Balance and diversity of thought

People often say, opposites attract.  For my husband and I, that couldn’t be more true.

I am a risk comfortable, high energy, extrovert.  I think fast first, trusting my gut with an overlay of slow thinking to test to the minimum level required.  I love the company of people I know, but hate small talk with strangers.  I create tension by challenging the status quo.  I see a box as an opportunity to push the boundaries.  I am happy in the big and unknown.

Hubby is risk averse, contained and introverted.  He thinks slow first, with an enormous attention to detail that drives me crazy.  He loves the company of anyone, and can talk the ear off a donkey, but when he is with those he knows he feels safe enough to withdraw and take some time out for himself.  He smooths the way and tries to accommodate others.  He sees a box as a boundary within which to operate.  He is happy in the detailed and certain.

Neither of these are better or worse.  They just are.  We are both strong in our own right, but it is by combining these differing strengths that we create a whole that is better than the parts.

Where I want to leap into a decision, he makes me consider the risks.  Where he moves into paralysis by analysis, I push us forward.  He covers me when we are with strangers, and I cover him when we are with family.  Where I challenge our children, he supports them.

A strong management team is the same.  It is through diversity of thought, different approaches, a balance of strengths and an ability to push each other forward through the tough decisions that success occurs.  As long as you build a culture of trust where the team are able to have a constructive disagreement but maintain the relationship, differences will only make you stronger.

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Quick Read – Rituals reinforcing culture

Workplace culture is one of those things that is oft talked about, rarely fully understood.  Culture does not reside in a poster on the wall, the launch of a new set of corporate values, or an employee handbook.  Culture is not what we put on a piece of paper, it’s what we say and do, the accepted norms of the group we belong to.

Workplace culture is most evident in the seemingly unimportant rituals that send an unspoken message about what we really value.  Publicly announcing and celebrating a work-iversary shows that tenure is valued.  Hitting the gong for big deals shows that sales and revenue generation are valued.  An annual team charity work day shows that community is valued.  ‘Staff of children’ Christmas parties show that your family and life outside of work is valued.  These are all norms of groups that I have belonged to in the past, the rituals that send a message to those new to the group about what is valued by that group, and therefore, the culture of that group.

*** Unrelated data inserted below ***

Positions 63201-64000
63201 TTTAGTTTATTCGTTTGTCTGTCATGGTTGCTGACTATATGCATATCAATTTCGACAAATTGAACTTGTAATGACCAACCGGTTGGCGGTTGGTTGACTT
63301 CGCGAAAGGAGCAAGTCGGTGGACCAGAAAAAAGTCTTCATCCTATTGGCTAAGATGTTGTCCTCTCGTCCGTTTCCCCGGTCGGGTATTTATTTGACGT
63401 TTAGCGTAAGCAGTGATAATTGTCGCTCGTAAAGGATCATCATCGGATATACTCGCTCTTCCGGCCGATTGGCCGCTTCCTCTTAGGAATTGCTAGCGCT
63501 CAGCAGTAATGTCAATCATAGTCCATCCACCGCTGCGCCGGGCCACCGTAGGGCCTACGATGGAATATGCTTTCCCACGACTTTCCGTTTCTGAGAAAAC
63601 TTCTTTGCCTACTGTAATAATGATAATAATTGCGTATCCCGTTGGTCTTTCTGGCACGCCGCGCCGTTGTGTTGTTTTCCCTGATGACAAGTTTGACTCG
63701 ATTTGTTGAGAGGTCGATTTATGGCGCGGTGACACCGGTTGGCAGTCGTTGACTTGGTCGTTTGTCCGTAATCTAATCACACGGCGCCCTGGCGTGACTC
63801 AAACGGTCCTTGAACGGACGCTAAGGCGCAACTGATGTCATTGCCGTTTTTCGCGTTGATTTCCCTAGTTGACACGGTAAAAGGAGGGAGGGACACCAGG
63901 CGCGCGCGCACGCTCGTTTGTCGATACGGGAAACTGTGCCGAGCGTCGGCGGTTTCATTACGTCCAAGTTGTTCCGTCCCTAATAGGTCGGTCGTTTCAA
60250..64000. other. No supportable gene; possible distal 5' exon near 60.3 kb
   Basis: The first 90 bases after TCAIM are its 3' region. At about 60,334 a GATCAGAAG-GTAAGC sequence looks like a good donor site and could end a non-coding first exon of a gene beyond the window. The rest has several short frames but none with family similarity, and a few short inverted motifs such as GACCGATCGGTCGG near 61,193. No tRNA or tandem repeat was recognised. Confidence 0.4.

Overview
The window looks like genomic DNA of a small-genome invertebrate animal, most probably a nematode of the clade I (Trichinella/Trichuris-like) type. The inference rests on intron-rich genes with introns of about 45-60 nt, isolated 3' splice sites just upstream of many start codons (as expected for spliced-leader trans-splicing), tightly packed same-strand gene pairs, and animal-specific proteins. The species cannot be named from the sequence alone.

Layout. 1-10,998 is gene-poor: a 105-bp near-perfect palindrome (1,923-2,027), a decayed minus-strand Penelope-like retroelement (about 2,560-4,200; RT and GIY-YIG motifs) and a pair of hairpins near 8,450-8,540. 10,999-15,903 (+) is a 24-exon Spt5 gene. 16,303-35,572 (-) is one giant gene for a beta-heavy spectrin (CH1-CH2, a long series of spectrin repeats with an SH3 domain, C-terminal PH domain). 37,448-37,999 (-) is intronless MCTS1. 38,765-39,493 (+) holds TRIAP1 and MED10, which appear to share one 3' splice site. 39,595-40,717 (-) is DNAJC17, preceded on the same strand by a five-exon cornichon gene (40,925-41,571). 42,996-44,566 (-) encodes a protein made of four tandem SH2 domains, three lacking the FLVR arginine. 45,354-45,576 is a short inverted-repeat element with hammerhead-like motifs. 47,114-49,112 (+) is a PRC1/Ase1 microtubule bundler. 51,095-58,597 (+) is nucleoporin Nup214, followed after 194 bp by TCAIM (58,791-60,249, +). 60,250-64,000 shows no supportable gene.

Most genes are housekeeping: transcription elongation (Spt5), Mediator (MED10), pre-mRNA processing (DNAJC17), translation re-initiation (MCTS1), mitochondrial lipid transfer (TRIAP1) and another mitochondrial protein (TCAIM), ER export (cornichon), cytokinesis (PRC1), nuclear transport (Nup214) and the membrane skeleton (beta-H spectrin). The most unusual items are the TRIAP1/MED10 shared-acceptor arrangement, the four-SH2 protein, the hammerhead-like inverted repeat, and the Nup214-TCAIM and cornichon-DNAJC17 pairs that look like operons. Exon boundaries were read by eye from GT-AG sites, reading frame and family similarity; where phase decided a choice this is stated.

One of the interesting reads in my inbox this morning was an article proposing that rituals can be designed to strengthen culture.  So obvious, and yet so often overlooked when trying to figure out how to change a culture for the better.  If workplace culture is on your thinking list, give it a read, and then consider; what are your unspoken rituals, and what message are they sending?

‘Want to Strengthen Workplace Culture?  Design a Ritual’

 

Traction: Getting unstuck

A few weeks ago my Facebook memories reminded me of the day that I got the car stuck on the front lawn.  I’d decided to try to drive out across the wet and muddy grass to avoid an obstacle in the driveway and about halfway through the process the wheels started spinning and I was going nowhere fast.  I knew in that instant that I’d lost traction.

stuck in the mud

Traction is the act of drawing or pulling something over a surface, it is the grip of a tyre on the road, but it is also the extent to which an idea gains acceptance.  The question is, when you get stuck, how do you regain traction?

If you’ve ever been stuck you’ll know that pushing harder on the accelerator only causes you to sink more deeply into the quagmire.  The quicker you can identify a loss of traction, the easier it is to regain it.  If the ground is steady enough and you’re not completely dug in, easing off and giving a gentle push can sometimes do it, but in some cases, you need to get out of the car and lay some groundwork.

If you’re alone it’s harder.  The ideal solution is a team, a couple of people to dig out the tyres and underpin them with some solid foundation, a couple to push from behind, and someone to sit in the drivers seat and gently edge forward.  You may even need to ask an external party for a helping hand in the form of a tow, but even then you still need someone to hold the wheel and steer.

To succeed, the whole team need to communicate with each other, anyone out of synch, or not doing their bit and everyone could end up covered in mud.

The reward for an enormous effort can be a small movement forward, a moment of traction.  You cross your fingers that the traction will be sustained and the motion will continue.

The moral of the story, if you plan to drive out across uncharted territory, test the ground and pick the path that looks most stable, if it is all pretty rough and you’re still convinced it’s worth doing, lay some groundwork in advance.  Finally, make sure you’ve got the team and tools for the journey so that if you do lose traction, you’ve got the means to get unstuck.

Delegation, responsibility and accountability – Lessons from parenting

Last week we had our parent-teacher conference at our seven year old daughter’s school.  It was the usual interesting review of her current outputs and testing results and there are certainly no concerns from either side.  There was however, one comment that has stuck with me over the past week, and that was a compliment about our attitude towards personal responsibility.  I can’t remember the exact phrasing, but it essentially amounted to the fact that we don’t do everything for her.  Even when it’s not the easiest route, we let her take age appropriate responsibility and accountability for herself and her choices and that is resulting in a little girl who is independent, confident and makes good choices.